California's Low Carbon Fuel Standard Takes Shape
Drivers will be able to keep their gasoline-powered cars for many years, as fuel providers lower the global warming effects of gasoline, according to the first detailed outline of California's new Low Carbon Fuel Standard released Thursday by University of California transportation energy experts.
The Low Carbon Fuel Standard was commissioned in January by Governor Arnold Schwarzenegger. He asked the specialists to design a standard that would reduce carbon dioxide emissions from fuels by 10 percent by 2020.
Professor Alex Farrell, director of the Transportation Sustainability Research Center at UC Berkeley, and Professor Daniel Sperling, director of the Institute of Transportation Studies at UC Davis spelled out in detail how the standard will work in the second part of a two-part report.
"This new policy is hugely important, and has never been done before," said Sperling. "It will likely transform the energy industries. And the 10 percent reduction is just the beginning. We anticipate much greater reductions after 2020."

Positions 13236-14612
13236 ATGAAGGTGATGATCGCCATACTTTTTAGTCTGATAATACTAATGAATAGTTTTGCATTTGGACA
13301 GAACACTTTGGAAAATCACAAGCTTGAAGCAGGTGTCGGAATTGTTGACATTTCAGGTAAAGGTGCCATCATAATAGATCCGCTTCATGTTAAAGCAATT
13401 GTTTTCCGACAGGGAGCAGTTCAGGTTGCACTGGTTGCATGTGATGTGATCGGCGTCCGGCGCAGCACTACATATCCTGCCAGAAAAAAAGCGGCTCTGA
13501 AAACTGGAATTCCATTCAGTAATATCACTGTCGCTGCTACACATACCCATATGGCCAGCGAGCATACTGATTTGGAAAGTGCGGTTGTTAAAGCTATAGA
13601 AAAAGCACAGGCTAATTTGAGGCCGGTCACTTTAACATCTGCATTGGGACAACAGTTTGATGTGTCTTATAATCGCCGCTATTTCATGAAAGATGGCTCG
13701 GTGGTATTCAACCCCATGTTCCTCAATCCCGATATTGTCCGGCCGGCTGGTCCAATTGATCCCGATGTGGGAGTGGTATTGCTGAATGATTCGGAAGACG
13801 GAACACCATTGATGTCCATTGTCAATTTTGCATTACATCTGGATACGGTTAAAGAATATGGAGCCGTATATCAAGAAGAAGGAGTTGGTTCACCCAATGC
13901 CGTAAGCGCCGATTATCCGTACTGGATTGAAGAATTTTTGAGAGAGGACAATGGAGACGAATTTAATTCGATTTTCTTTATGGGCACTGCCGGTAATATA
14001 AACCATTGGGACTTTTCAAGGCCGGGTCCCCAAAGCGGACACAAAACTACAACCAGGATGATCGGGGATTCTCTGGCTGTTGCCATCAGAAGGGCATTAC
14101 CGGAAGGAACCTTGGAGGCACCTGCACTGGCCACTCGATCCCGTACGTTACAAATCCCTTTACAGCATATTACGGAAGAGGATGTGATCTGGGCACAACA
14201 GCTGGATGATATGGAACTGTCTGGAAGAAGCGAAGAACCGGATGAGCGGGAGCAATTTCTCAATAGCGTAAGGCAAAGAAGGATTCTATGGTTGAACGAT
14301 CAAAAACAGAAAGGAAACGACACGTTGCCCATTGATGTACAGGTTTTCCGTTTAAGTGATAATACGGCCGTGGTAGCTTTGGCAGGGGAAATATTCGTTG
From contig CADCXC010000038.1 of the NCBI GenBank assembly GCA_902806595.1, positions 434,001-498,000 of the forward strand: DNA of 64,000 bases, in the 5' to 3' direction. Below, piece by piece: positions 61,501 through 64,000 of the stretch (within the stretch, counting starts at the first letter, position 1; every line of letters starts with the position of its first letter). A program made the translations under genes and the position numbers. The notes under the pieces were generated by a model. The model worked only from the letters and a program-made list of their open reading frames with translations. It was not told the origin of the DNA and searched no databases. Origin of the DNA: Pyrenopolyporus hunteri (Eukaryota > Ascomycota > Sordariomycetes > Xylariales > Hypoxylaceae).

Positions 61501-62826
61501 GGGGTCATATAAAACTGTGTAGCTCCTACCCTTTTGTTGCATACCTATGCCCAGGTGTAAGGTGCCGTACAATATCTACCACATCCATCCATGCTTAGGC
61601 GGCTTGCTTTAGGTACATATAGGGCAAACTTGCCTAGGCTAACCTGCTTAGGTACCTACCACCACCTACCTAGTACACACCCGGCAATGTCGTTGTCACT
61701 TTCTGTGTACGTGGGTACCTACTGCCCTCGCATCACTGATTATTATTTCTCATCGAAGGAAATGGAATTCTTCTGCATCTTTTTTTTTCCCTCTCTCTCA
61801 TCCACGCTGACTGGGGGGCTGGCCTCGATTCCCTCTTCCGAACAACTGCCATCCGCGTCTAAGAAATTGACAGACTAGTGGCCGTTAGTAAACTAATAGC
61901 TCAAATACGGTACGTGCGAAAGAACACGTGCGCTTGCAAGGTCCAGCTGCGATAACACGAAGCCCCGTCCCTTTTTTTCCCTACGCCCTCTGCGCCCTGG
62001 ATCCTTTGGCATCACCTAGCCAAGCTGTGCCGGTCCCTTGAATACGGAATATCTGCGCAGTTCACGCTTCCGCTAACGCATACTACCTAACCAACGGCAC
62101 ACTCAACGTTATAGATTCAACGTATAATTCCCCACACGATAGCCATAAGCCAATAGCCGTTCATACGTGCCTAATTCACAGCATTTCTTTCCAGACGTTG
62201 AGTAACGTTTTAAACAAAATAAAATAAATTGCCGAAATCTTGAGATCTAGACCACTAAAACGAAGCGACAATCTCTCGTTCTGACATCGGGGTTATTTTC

The Low Carbon Fuel Standard, designed to stimulate improvements in transportation fuel technologies, is expected to become the foundation for similar initiatives in other states, as well as national and international efforts to reduce greenhouse gas emissions.
In Part 1 of the report, completed in May, Farrell and Sperling evaluated the technical feasibility of achieving the 10 percent cut by 2020.
Based on six scenarios using different technologies, they concluded that the goal is ambitious but attainable.
At the end of June, the California Air Resources Board voted to start working toward that goal. The new standard is set to take effect by January 2010.
This article originally appeared in the 08/01/2007 issue of Environmental Protection.